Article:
An important caveat is that judgments concerning “acceptable” levels of uncertainty, like those concerning acceptable risk, are social rather than scientific.

Research on societal responses to natural, technologic, and other threats shows that there is no necessary connection between understanding risks and taking action on the basis of understanding (NRC, 2006). As discussed above, even when well aware of the risks faced, some groups lack the capacity to take recommended measures, for example, because of financial, health, mental health, and language issues. The large literature on factors that affect disaster preparedness shows that better-off segments of the public—as measured by income, education, and home ownership—are generally better prepared than their less well-off counterparts (NRC, 2006).

Successful resilience-focused collaboration includes strategies to encourage organizations to develop established processes for recognizing threats and evaluating risk. That encouragement is a fight against cultural momentum. Businesses and other private-sector organizations are influenced by inaccurate and incomplete perceptions of risk and therefore might not provide the resources to mitigate risks or recognize the potential value of collaboration. The concept of enterprise risk management (ERM) has taken hold to some degree in the private sector, where it helps some firms assess their risks on an organization-wide basis, set priorities among risks, and develop consistent, comprehensive approaches to risk management.1 However, ERM is not widely practiced in the private sector and is even less prevalent in the public sector.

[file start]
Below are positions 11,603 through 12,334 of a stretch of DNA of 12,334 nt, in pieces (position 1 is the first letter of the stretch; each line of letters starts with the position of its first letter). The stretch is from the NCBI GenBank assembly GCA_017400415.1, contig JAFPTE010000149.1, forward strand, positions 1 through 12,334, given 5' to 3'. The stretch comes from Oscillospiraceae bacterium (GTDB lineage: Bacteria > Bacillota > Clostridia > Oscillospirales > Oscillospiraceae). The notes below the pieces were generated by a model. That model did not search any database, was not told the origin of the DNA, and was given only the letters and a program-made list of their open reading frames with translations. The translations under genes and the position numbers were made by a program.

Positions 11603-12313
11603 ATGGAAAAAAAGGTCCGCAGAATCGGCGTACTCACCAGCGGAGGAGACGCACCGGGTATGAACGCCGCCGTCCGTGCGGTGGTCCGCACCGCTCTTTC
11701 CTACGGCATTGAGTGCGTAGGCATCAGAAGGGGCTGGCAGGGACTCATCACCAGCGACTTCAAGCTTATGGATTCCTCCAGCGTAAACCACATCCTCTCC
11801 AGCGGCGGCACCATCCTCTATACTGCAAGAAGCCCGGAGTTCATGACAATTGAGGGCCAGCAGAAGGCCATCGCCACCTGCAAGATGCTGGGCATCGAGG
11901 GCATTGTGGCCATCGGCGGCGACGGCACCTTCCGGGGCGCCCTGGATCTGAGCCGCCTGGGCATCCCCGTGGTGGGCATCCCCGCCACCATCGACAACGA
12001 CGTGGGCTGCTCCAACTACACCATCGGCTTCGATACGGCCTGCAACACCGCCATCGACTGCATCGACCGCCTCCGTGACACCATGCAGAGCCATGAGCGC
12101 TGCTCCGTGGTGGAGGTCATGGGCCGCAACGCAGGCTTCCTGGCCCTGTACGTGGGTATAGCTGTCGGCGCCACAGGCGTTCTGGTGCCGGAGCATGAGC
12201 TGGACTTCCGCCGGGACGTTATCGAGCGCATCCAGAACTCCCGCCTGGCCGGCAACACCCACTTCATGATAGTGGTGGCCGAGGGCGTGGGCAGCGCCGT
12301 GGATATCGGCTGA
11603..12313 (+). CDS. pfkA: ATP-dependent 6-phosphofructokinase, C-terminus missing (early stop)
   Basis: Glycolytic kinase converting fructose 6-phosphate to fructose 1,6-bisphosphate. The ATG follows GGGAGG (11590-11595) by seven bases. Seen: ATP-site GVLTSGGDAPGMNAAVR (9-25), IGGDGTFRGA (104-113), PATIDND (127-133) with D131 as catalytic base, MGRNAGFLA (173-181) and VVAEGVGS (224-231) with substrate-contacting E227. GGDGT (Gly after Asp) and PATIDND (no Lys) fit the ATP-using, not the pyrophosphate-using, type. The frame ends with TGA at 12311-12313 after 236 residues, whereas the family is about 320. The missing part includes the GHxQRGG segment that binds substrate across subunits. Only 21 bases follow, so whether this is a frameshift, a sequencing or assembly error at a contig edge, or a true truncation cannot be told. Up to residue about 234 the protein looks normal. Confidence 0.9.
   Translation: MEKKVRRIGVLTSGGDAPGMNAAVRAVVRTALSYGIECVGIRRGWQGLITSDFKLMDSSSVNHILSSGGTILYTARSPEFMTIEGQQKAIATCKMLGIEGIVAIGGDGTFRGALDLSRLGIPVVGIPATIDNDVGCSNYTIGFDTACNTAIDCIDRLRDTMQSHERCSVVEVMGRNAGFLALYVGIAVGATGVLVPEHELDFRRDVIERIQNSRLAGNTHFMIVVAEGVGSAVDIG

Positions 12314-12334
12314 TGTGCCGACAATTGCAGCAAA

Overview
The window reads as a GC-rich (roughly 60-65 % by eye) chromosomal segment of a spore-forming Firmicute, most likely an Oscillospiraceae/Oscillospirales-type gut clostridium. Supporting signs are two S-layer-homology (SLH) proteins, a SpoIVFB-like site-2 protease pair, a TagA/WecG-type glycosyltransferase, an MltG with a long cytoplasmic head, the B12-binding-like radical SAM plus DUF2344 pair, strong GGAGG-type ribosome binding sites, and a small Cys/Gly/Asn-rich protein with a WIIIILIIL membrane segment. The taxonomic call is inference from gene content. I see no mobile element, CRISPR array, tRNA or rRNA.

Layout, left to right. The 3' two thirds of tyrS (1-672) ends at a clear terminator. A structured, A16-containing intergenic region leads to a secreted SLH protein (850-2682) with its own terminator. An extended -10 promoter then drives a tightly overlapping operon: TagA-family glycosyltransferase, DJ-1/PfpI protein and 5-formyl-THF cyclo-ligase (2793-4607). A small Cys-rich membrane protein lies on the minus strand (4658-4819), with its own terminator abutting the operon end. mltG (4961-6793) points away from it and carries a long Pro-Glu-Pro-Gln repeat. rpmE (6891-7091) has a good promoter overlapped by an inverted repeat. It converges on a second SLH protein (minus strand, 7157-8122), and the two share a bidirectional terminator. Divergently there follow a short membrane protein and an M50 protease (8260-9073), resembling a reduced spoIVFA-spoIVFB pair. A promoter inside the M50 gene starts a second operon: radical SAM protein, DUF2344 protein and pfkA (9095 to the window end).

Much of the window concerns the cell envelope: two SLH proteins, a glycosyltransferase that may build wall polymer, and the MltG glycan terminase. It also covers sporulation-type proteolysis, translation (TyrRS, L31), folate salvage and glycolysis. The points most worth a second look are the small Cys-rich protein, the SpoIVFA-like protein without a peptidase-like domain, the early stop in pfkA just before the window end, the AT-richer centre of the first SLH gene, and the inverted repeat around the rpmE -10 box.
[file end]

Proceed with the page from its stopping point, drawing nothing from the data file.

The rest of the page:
Local, regional, and national collaborative efforts are not effectively linked or harmonized. That can present a challenge to people engaged in community-based private–public collaboration as they try to identify and leverage community resources and plan implementation strategies. A mismatch exists between the scales on which many organizations operate and the scales on which resilience-enhancing actions need to be taken, sometimes making it difficult to sustain collaboration like that described in this report. Some businesses and nongovernment organizations collaborate with DHS at the national level but do not participate in local collaborative efforts in the communities where they have a physical presence. It may be difficult for a large corporation such as a national-scale retail chain to engage locally with the full fabric of the community on an ongoing basis, to collaborate nationally with DHS and Federal Emergency Management Agency (FEMA) policy makers and planners and to coordinate with other businesses on crisis supply-chain issues. Other businesses may be very active locally but are not part of regional or national collaborative


For example, see the Casualty Actuarial Society Web site (; accessed June 18, 2010) for more information on ERM.

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